Mumbai: Eating out is not what it used to be. It now often costs less to eat at a McDonald’s than buy a dosa at a high-street restaurant. The result: eating houses that traditionally catered to the Indian middle class are losing customers to modern food chains that source cheaper inputs and pavement stalls that have lower overheads.

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A snapshot of this transition was evident on a recent afternoon outside the busy Andheri suburban railway station in Mumbai. The air-conditioned Aditi Fast Food and Restaurant was empty, with only two of its 12 tables taken.

Yet, some 10 metres away, eight people were standing at the takeaway window of the local McDonald’s while another 100 or so were inside.

Securing supplies: A McDonald’s outlet in Mumbai.Hemant Mishra/Mint

The prices tell the story: a plate of two potato vadas cost Rs28 at Aditi while a McAloo tikki burger retails at Rs25 and a Jumbo King vada pav sells for Rs8. Persistent food inflation and rising overheads such as rents and wages have put traditional eateries at a disadvantage.

McDonald’s has increased prices by 2-3% on average over the past year, said Amit Jatia, managing director of Hardcastle Restaurants Pvt. Ltd, the master franchisee for the burger chain in the western and southern parts of India.

In comparison, standalone or smaller restaurants and hotels have raised prices by 20% on average, said Arvind Shetty, vice-president, western zone, of the Association of Hotels and Restaurants (Ahar), an industry group.

McDonald’s has been able to hold the price line in these inflationary times because it has backward linkages all the way to the farm, eliminating middle men who bloat prices in urban markets.

The restaurant chain has made Rs1,000 crore of investments till date in its supply chain in India to improve yields and secure supplies.

It also benefits from economies of scale and has year-round contracts for most of its ingredients such as potatoes and iceberg lettuce, says Abhijit Upadhye, senior director, national supply chain, menu management, quality assurance and new business channels at McDonald’s India.

Twenty-one-year-old Mustaq Shaikh and his 17-year-old girlfriend along with a bunch of friends are enjoying their french fries and burgers at McDonald’s on a Wednesday afternoon. A second-grade dropout, Shaikh earns Rs12,000-15,000 a month selling newspapers and knick-knacks at the Haji Ali junction in central Mumbai. He enjoys frequenting Pizza Hut, McDonald’s and coffee shops such as Barista. “My girlfriend lives in Malad and is here to see me. I feel it is important to take her to a nice air-conditioned restaurant," said Shaikh, who said he visits such restaurants three to four times a month.

Shetty said that standalone restaurateurs are facing a double whammy—declining consumer interest and rising costs, as they compete with quick service restaurants and street side vendors offering lower-priced fare. Meanwhile, staff wages have increased by a quarter in the past year, he added.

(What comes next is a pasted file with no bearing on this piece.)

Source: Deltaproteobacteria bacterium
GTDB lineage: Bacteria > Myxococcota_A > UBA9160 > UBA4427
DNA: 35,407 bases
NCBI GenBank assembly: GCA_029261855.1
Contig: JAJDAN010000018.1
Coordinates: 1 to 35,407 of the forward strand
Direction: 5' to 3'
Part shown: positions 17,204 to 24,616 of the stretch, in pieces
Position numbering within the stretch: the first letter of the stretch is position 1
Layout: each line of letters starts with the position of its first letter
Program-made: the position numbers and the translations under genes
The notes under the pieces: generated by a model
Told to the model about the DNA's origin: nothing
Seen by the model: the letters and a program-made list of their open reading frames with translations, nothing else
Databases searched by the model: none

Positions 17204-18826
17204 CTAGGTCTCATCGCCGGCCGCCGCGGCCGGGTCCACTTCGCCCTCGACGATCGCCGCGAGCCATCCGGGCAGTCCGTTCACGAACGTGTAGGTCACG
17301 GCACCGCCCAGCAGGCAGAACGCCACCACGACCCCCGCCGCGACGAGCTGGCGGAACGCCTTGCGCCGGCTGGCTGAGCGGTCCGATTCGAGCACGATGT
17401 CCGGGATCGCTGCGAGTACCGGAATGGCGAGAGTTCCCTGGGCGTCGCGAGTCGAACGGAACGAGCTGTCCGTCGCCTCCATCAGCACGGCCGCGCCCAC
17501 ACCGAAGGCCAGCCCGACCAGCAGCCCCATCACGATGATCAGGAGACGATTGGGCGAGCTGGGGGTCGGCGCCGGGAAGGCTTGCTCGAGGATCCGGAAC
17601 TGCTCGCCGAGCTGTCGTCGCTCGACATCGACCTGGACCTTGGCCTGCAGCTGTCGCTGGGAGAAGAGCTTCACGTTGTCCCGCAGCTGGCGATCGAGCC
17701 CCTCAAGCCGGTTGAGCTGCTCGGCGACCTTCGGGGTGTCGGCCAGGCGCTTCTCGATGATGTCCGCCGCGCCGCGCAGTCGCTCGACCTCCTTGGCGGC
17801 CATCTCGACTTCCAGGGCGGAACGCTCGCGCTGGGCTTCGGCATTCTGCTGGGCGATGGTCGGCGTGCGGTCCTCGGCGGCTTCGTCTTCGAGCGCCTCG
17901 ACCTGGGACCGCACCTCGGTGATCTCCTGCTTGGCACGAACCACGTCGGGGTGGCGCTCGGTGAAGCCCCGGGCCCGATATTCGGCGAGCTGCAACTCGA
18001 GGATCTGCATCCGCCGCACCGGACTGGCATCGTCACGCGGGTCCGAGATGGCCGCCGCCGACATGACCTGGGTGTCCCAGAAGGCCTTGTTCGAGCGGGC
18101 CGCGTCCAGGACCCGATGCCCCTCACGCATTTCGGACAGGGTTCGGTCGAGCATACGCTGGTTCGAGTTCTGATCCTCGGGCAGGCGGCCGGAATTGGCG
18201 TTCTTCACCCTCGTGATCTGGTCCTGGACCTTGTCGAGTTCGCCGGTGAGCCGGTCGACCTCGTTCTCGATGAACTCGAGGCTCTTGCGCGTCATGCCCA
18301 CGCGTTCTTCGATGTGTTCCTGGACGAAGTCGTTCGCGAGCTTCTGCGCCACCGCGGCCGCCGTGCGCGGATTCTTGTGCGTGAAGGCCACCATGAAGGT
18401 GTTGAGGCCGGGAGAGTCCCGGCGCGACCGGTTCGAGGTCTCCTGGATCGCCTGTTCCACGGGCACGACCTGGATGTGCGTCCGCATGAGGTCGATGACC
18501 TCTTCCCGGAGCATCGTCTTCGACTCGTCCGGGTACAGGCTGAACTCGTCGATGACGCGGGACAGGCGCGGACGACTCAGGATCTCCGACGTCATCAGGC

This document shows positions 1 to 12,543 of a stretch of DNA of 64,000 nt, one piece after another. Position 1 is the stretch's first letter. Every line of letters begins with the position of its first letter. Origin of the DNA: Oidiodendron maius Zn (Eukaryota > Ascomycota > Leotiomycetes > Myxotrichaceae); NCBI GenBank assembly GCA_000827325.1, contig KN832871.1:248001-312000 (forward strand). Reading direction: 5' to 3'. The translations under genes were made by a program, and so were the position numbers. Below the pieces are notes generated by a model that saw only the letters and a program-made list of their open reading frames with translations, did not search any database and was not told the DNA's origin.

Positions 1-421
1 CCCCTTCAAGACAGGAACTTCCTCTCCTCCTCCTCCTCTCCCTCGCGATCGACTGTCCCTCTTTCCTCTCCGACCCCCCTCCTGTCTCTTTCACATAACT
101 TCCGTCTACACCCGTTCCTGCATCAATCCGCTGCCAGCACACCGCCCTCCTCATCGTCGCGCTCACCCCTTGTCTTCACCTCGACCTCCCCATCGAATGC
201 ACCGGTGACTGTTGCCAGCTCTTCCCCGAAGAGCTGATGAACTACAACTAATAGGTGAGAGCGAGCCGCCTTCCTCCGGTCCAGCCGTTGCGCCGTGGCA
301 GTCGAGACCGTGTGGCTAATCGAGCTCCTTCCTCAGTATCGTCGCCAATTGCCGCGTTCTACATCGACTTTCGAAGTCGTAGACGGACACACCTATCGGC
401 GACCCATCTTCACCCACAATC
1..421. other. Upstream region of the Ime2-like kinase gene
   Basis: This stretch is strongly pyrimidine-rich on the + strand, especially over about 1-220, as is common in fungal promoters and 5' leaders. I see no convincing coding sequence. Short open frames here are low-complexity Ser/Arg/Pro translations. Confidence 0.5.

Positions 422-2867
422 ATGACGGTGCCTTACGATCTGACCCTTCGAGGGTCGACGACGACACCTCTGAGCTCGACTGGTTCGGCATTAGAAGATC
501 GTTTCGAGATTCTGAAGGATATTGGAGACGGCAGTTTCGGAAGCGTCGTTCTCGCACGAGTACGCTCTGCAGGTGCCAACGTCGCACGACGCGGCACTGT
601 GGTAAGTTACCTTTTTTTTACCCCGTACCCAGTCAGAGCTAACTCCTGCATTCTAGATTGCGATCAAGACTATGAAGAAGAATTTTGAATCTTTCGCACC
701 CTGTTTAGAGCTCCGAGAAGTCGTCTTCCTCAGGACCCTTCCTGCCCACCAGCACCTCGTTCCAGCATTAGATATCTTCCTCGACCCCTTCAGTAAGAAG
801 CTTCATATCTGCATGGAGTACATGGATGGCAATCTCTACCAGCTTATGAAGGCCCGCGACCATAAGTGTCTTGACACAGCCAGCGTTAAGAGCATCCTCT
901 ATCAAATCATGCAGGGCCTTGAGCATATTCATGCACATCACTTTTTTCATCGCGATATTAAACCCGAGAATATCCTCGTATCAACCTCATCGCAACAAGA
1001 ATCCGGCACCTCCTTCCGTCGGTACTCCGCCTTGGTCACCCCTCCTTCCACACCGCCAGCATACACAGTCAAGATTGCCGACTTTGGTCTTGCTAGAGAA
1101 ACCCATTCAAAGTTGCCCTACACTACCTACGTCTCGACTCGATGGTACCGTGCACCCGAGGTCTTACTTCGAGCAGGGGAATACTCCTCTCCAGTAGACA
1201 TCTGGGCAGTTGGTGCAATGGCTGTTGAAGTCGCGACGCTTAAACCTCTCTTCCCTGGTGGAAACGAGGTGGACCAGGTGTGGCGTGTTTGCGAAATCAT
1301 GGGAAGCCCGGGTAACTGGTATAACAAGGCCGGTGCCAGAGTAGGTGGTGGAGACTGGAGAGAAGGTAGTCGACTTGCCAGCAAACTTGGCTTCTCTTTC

Overheads include the 45 licences that restaurants require for varied purposes, from preparation of food to its storage, neon signboards, ice-cream machines and even for installation of shutters.

Moreover, licences have to be renewed every three years.

“Price increase is our last resort. We do it when left with no other options," says Vinayak Kotian, owner of DP’s, a fast food joint opposite Ruia College in Mumbai. DP’s has taken two price increases of 10% each in the past year.

Experiments and innovations at cost cutting at the restaurant include substituting onions with radish in pav bhaji, one of its most popular dishes, at the time when onions prices had climbed.

To be sure, prices at roadside street vendors are also increasing. A vada pav now costs Rs10 compared with Rs5 in 2001, says Dheeraj Gupta, founder and managing director, Jumbo King Foods Pvt. Ltd, a vada pav chain with 45 stores across the city.

“We have to be prepared for a 10-15% increase every year in prices. It’s unavoidable," says Gupta, while explaining that electricity bills, wages, rent and vegetable prices have shot up. However, higher prices have not translated into a loss for the business as the economy is growing and growing affluence is encouraging people to consume more, says Gupta.

But not everyone is as optimistic as him. Close to 30% of Ahar’s 6,500 members are finding it difficult to survive. “Margins are squeezed and the restaurants on the periphery are opting out as they live hand to mouth," says Shetty, who along with the apex body for hotels and restaurants—Federation of Hotel and Restaurant Associations of India—has been lobbying the government for industry status to help make it sustainable. For instance, an industry status could also help in reducing the operational overheads such as number of licences required, says Shetty.

Earlier this year Rasraj, a juice and speciality snacks restaurant opposite the Mumbai high court, that started in 1970, was shut down due to increasing costs. According to Ahar, the restaurant association, at least 50 restaurants have downed their shutters in south Mumbai in the past couple of years. Owners now find it more lucrative to rent out their space to a bank or office rather than struggle in the restaurant business.

Meanwhile, regular customers are also eating lesser thanks to stress in their family budgets because of high inflation. For instance, the 60-year-old Café Madras restaurant in Matunga, a Mumbai locality dotted with Udipi restaurants, primarily sells idlis and vadas. In the past three years it raised prices by a bare 1-2%. However, it has a large loyal clientele that frequents it often, at least two to three times a week.

“People who used to have two plates of idlis now eat one, they have started eating a lot less," says Gopal Krishna Kamath of GP Kamath and Co., which owns Café Madras.


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